DIRECTED BY: Will Vinton

FEATURING: James Whitmore (voice)

PLOT: The acclaimed author, with three of his most famous characters in tow, recounts a few of his famous tales while racing in a fantastical airship to meet up with Halley’s Comet.

Still fromThe Adventures of Mark Twain (1985)

WHY IT MIGHT MAKE THE LIST: The unique properties of the Claymation stop-motion technique give Mark Twain a distinctive look and feel, and in key moments, the film manages to capture the subject’s complex inner voice better than almost any adaptation of his work. But the attempt to graft an exploration of the many facets of the personality of Samuel Clemens onto what is clearly meant to be a delightful children’s entertainment results in a metaphysical mishmash that’s more messy than it is mindbending. There’s not really anything like The Adventures of Mark Twain, which actually makes it harder to peg for the purposes of this project; the pendulum swings mightily between bafflement at what they were trying to do and amazement at what they did.

COMMENTS: Several years ago, a video started making the rounds across the interwebs. It bore the title, “very creepy, disturbing children’s cartoon, banned from TV,” and featured a strange headless creature with a mask instead of a face who makes a small village of tiny, happy, featureless people for the amusement of three children, and then proceeds to destroy said village in a flourish of calamity and misery.

Of course, the cartoon was not “banned from TV”, and even without attribution, a keen eye would recognize the unique plasticine style as that of animation pioneer Will Vinton. Best-known for his commercial work (most prominently the California Raisins), Vinton gained notoriety for an aggressively detailed approach to stop-motion animation. In contrast to, say, the Aardman house style, which is consistently smooth and a little stodgy, Vinton got deep into the craggy details, carving every deep wrinkle and wild strand of hair in thick, fingerprint-impressed clay. In addition to advertisements, Vinton’s work landed him sequences in TV shows and movies, music videos, and a series of holiday specials, to say nothing of an Oscar and three more nominations for his short film work. Mark Twain was his only feature-length project, and a curious one it turns out to be.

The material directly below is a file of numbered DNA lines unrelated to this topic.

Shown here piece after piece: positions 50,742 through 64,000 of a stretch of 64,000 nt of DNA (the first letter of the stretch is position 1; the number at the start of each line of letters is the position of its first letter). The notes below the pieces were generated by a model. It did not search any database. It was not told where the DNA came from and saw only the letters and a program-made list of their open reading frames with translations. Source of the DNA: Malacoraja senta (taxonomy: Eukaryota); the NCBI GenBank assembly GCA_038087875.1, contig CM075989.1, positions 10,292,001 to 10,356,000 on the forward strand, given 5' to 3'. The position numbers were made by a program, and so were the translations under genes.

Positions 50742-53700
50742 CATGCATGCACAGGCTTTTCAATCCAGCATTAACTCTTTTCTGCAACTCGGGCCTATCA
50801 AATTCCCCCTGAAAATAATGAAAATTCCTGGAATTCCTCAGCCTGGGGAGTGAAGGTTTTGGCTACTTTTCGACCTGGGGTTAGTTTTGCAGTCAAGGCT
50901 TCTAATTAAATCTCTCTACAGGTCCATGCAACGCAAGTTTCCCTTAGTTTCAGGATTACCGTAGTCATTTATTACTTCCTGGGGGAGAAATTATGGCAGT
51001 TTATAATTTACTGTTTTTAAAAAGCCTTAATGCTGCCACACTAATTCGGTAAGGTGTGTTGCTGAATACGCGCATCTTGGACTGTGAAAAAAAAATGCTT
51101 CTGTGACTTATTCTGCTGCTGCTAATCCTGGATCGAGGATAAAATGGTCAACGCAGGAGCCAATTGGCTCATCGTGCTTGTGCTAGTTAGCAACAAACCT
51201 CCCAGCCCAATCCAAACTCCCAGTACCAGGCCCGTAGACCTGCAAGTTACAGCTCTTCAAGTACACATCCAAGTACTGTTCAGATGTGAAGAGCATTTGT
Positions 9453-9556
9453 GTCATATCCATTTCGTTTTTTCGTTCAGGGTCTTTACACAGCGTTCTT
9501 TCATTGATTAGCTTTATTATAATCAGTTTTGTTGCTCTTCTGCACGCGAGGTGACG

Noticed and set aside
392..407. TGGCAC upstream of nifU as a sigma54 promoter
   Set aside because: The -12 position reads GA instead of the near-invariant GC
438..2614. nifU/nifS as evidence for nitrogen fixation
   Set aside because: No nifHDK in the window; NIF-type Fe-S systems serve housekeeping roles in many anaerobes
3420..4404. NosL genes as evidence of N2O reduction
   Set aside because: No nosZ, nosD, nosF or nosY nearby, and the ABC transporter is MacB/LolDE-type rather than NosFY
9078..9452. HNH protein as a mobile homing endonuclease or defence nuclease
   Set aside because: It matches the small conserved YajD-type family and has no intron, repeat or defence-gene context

From the get-go, this is a perplexing tale being told. Tom Sawyer, Huck Finn, and Becky Thatcher—all Twain creations—spot the famous author planning to fly a giant dirigible to the stars in pursuit of Halley’s Comet. (As the film’s epigram reminds us, Samuel Clemens was born in 1835, contemporaneously to one of the comet’s periodic appearances, and the author frequently referenced his expectation that he would “go out” with the comet upon its return.) They have no notion of being characters from Twain’s mind, and he only obliquely references their roles as characters in his novels. Once they are ensconced as part of the crew, he introduces them to some of his other stories.

Mark Twain, then, becomes a strange blend of steampunk adventure and anthology film. The framing story suffers from a dangerous lack of stakes, as it’s hard to become too worried about the fate of three characters who are canonically fictional and a fourth who we know did not die in a crazy zeppelin accident. Furthermore, Tom Sawyer is here such a bull-headed dimwit as to put viewers off ever reading the novel in which he stars. As for the story segments—which include “The Celebrated Jumping Frog of Calaveras County,” “The Diaries of Adam and Eve,” and “Captain Stormfield’s Visit to Heaven”—they are faithful, but bland. Vinton’s animation is outstanding; rivers rush with gusto, facial expressions are expertly crafted (Becky’s side-eye is especially piercing), and scenes and backdrops transition in a spectacular fashion not seen until the advent of CGI morphing. However, technique is sunk by execution. Unimaginative writing, flat acting, and dreadful pacing leach the humor right out of Twain’s originals.

And then comes the movie’s showstopper. Even if it didn’t stand out in such sharp relief to its surroundings, “The Mysterious Stranger” would earn its reputation as a crème-de-la-weird cinematic moment. Exemplifying Twain’s late-life nihilism, this excerpt from his notorious unfinished novel portrays a disconnected angel named Satan as he impassively watches the strange rituals and miseries of humankind. It is horrifying, and intentionally so, as Twain excoriates in equal parts the vengeful God that would visit such cruelty upon his own creation and the people who would love him in spite of it. While the other anthology segments recreate Twain’s stories, only here does Vinton access the author’s soul.

Mark Twain aims to be unique, which it is, but also enchanting, which it is not. The patchwork nature of the story, the puzzling framing device, and the jumbled mix of rhythms and tones denote a movie with an identity crisis. Perhaps that’s fitting, though. Mark Twain wasn’t just the old-timey grandfatherly quipster we revere today. He was complicated, mischievous, equal parts success and failure, frequently depressed, sometimes bitterly angry. There is no one Mark Twain, so it makes sense that there isn’t one consistent Adventures of Mark Twain.

Unlike the movie, however, Mark Twain does get banned.


“… there’s more than enough weird and wise material to keep you entertained — especially if you’re an animation buff or a Samuel Clemens aficionado.”–Scott Weinberg, DVD Talk (DVD)


How the Father of Claymation Lost His Company – The story of the fall of Vinton Studios and Will Vinton’s animation career is messy and heartbreaking, involves a failed rapper calling himself “Chilly Tee” who happens to be the son of Nike mogul Phil Knight, and serves as prelude to the current success of the Laika house of animation. It’s a sad story, and a thoroughly worthwhile read.

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